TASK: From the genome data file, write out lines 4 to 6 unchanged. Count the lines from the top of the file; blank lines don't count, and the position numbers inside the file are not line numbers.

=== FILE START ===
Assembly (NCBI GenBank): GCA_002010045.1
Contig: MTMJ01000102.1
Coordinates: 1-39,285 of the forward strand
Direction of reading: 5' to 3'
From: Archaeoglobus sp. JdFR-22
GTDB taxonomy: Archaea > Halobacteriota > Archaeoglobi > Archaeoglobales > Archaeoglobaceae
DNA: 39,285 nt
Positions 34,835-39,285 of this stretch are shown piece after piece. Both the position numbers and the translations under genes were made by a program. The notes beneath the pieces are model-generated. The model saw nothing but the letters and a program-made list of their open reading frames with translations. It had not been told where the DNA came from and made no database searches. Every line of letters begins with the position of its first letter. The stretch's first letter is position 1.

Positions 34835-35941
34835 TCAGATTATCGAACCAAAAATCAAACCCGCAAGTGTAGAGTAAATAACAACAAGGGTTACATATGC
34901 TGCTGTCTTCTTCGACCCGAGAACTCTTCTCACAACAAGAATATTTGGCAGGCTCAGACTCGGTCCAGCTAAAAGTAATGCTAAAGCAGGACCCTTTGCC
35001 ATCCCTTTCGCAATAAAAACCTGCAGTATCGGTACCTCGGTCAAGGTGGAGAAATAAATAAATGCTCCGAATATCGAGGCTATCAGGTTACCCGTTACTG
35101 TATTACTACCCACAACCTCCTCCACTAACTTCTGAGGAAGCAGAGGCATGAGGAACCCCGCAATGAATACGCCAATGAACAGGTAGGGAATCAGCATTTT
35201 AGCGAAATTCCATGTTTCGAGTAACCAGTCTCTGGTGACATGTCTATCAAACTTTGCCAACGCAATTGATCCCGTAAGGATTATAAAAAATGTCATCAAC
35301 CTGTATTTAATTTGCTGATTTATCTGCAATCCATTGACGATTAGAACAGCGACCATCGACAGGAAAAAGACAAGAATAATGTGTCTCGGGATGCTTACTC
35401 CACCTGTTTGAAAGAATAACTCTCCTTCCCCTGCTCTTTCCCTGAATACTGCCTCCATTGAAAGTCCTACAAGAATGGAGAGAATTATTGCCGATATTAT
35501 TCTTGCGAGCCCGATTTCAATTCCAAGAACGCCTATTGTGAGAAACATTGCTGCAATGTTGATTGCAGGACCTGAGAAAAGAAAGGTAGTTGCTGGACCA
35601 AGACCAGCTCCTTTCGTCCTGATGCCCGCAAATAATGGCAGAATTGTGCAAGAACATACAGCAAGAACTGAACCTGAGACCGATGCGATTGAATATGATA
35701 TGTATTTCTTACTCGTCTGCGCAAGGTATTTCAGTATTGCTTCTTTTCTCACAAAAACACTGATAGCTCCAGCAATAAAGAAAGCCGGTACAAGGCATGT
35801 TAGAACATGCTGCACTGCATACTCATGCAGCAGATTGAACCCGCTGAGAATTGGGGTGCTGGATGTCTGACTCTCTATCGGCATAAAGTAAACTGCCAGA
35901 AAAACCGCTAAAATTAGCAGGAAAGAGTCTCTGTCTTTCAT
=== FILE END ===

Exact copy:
Direction of reading: 5' to 3'
From: Archaeoglobus sp. JdFR-22
GTDB taxonomy: Archaea > Halobacteriota > Archaeoglobi > Archaeoglobales > Archaeoglobaceae